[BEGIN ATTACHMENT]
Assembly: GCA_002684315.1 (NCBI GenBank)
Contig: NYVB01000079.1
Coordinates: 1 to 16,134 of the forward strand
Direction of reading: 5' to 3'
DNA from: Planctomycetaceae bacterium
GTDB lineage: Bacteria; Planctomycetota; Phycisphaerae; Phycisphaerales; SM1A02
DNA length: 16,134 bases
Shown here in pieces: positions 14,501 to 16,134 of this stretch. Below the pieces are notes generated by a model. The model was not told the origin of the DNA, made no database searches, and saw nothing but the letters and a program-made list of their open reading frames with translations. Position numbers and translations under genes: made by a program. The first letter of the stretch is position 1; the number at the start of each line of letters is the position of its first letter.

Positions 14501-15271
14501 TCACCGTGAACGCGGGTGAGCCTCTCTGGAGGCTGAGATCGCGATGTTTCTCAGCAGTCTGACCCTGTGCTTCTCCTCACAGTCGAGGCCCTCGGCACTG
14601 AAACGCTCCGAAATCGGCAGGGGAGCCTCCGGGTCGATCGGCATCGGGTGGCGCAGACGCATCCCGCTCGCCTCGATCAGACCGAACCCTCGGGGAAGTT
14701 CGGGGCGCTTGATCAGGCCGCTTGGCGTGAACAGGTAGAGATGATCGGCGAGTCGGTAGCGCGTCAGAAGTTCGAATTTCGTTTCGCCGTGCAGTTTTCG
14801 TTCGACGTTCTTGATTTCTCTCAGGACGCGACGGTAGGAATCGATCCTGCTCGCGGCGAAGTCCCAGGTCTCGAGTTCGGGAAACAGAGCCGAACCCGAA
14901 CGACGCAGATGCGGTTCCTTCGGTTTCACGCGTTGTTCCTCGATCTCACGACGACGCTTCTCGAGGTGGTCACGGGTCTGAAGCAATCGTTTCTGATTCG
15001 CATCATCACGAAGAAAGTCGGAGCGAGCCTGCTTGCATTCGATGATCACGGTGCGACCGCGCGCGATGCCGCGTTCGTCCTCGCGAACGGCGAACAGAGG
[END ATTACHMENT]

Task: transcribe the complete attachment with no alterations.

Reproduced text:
Assembly: GCA_002684315.1 (NCBI GenBank)
Contig: NYVB01000079.1
Coordinates: 1 to 16,134 of the forward strand
Direction of reading: 5' to 3'
DNA from: Planctomycetaceae bacterium
GTDB lineage: Bacteria; Planctomycetota; Phycisphaerae; Phycisphaerales; SM1A02
DNA length: 16,134 bases
Shown here in pieces: positions 14,501 to 16,134 of this stretch. Below the pieces are notes generated by a model. The model was not told the origin of the DNA, made no database searches, and saw nothing but the letters and a program-made list of their open reading frames with translations. Position numbers and translations under genes: made by a program. The first letter of the stretch is position 1; the number at the start of each line of letters is the position of its first letter.

Positions 14501-15271
14501 TCACCGTGAACGCGGGTGAGCCTCTCTGGAGGCTGAGATCGCGATGTTTCTCAGCAGTCTGACCCTGTGCTTCTCCTCACAGTCGAGGCCCTCGGCACTG
14601 AAACGCTCCGAAATCGGCAGGGGAGCCTCCGGGTCGATCGGCATCGGGTGGCGCAGACGCATCCCGCTCGCCTCGATCAGACCGAACCCTCGGGGAAGTT
14701 CGGGGCGCTTGATCAGGCCGCTTGGCGTGAACAGGTAGAGATGATCGGCGAGTCGGTAGCGCGTCAGAAGTTCGAATTTCGTTTCGCCGTGCAGTTTTCG
14801 TTCGACGTTCTTGATTTCTCTCAGGACGCGACGGTAGGAATCGATCCTGCTCGCGGCGAAGTCCCAGGTCTCGAGTTCGGGAAACAGAGCCGAACCCGAA
14901 CGACGCAGATGCGGTTCCTTCGGTTTCACGCGTTGTTCCTCGATCTCACGACGACGCTTCTCGAGGTGGTCACGGGTCTGAAGCAATCGTTTCTGATTCG
15001 CATCATCACGAAGAAAGTCGGAGCGAGCCTGCTTGCATTCGATGATCACGGTGCGACCGCGCGCGATGCCGCGTTCGTCCTCGCGAACGGCGAACAGAGG